HKS explain how young designers have driven the firm forward
HKS take an unconventional approach to becoming ‘new'. By building upon a long history and broad expertise in many sectors at HKS, a youthful vigor and unbridled ambition fuels a new focus. Over the past 3 years, through more evolution than revolution, young designers have infused into the culture of the firm an energy and a passion that have catalyzed the explosive introduction of a new face of HKS. With a strong emphasis on meaningful contextual response, streamlined digital workflows that span time zones and national boundaries, and the application of technology, these young designers are leveraging talent and work ethic to explore architectural solutions to issues of culture, climate, geography and economy. Seeking to test the limitations of conventional thought, challenge existing norms with the goal of creating for them a deeper understanding, they push forward, dive deeper, hone their methodologies, and explore architecture without fear of failure. At the core, they share similar ideas, yet much of their strength derives from their differences, from the distinct paths they have travelled to arrive here. HKS celebrate this diversity as key to their evolution. Innovation is something they seek not only in their product, but also their process. Exploring their world through each new project, they are always students, always eager to learn, and always willing to challenge.
cliff_hanger hotel, a 2010 WAN Commercial Building of the Year shortlist finalist, asks what it might be like to experience the wonders of our world in a completely new way-totally immersed in the environment. The idea is threefold: get in quickly and efficiently, enjoy the location, then remove all traces of the hotel and human impact as one leaves.
Xiamen Gulf Straights Forum, a 2011 WAN Commercial Building of the Year shortlist finalist, conveys the idea of mainland China--this juggernaut of political and economic influence and power--meeting, for annual talks, the geographically tiny and ideologically defiant Taiwan, on equal terms, in balance.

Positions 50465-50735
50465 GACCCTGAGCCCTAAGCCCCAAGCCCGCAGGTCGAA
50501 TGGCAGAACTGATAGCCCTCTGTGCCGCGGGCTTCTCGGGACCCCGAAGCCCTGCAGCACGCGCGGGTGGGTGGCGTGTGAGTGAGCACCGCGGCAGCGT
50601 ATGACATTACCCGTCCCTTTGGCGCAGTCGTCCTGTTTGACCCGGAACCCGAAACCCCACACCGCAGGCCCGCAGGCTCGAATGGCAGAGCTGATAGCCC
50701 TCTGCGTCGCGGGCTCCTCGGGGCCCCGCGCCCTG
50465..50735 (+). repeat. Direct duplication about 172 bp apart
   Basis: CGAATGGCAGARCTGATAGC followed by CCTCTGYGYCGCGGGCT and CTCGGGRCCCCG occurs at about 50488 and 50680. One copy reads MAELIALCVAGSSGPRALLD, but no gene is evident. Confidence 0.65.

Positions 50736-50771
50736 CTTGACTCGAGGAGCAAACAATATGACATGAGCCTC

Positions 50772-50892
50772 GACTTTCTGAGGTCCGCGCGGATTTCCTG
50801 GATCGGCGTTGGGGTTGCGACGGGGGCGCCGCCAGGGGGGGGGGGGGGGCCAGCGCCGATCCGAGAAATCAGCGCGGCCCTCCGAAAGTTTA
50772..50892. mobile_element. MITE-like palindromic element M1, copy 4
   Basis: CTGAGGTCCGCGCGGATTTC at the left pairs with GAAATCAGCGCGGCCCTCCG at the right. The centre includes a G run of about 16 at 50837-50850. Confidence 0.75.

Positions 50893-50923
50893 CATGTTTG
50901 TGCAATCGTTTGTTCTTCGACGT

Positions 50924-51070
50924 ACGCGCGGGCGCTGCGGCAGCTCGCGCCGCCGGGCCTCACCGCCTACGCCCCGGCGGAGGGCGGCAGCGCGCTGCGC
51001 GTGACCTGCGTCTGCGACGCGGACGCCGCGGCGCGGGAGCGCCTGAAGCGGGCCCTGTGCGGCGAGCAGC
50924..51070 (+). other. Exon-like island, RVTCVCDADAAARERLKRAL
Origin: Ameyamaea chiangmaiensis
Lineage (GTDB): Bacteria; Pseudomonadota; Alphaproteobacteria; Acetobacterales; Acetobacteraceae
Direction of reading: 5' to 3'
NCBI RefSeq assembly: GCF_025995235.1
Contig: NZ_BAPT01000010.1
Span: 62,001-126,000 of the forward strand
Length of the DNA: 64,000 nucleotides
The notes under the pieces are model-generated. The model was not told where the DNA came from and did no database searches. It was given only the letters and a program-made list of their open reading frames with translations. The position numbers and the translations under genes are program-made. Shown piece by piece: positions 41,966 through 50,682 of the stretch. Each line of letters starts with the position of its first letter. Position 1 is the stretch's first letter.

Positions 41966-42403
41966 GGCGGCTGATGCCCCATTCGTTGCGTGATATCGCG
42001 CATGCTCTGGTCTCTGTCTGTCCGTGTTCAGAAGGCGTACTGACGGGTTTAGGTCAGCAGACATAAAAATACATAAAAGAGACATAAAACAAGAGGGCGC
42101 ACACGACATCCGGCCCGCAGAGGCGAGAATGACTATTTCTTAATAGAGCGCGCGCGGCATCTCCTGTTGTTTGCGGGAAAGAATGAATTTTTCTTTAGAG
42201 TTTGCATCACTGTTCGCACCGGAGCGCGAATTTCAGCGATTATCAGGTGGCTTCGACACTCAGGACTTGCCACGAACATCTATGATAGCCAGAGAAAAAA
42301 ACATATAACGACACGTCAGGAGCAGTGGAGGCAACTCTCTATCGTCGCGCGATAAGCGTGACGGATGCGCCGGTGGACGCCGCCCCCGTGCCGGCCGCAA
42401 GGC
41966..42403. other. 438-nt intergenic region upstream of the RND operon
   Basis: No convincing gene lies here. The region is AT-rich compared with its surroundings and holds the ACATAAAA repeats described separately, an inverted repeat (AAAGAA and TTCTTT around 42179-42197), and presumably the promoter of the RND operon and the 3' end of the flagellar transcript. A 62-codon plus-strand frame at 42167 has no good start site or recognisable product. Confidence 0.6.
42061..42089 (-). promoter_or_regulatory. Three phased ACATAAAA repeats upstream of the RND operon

GSA Next Generation, a 2011 AIA Washington DC Design Award winning project, addresses the problem of an aging population of government buildings in the U.S. HKS renovate a government office in L.A., implementing strategies targeting a Net-Zero energy model. By revamping and revealing the building's elements, they offer an environment in which members of the community can fully understand and enjoy the rewards of a thriving and sustainable workplace.
Sustainable Urban Living, winner of a 2010 Green Good Design Award, sponsored by The Chicago Athenaeum and The European Centre for Architecture, Art, Design and Urban Studies, seeks to go beyond Net Zero, to a Net Zero+ solution, borrowing oil-drilling technology to tap a 3-mile deep geothermal hotspot underneath the city of Dallas to become a clean, renewable energy producer.
With Basra Al Najaf Stadium, they seek, through their work, to make an architecture of place; an architecture that makes sense of the essential qualities of ‘there'. They believe that their work should share a lasting, meaningful connection with the people who inhabit the place.
Fed_Scraper... That government transforms the way we occupy and inhabit space might be nowhere more geodetically relevant than in the United States capitol of Washington DC, where limits have reached capacity in both physical space and organisational structure. Never before has the government owned more enclosed space within the U.S. than in the present. Following September 11th, the increase in subsidiary agencies has led to an explosive acquisition of government land. This growth has led to exponential sprawl reaching outward into the neighbouring states in search for suitable living spaces. By relocating government offices beneath the National Mall, walls become the physical limits of unrivaled growth, and DC is given back, in large swaths of land, to the people.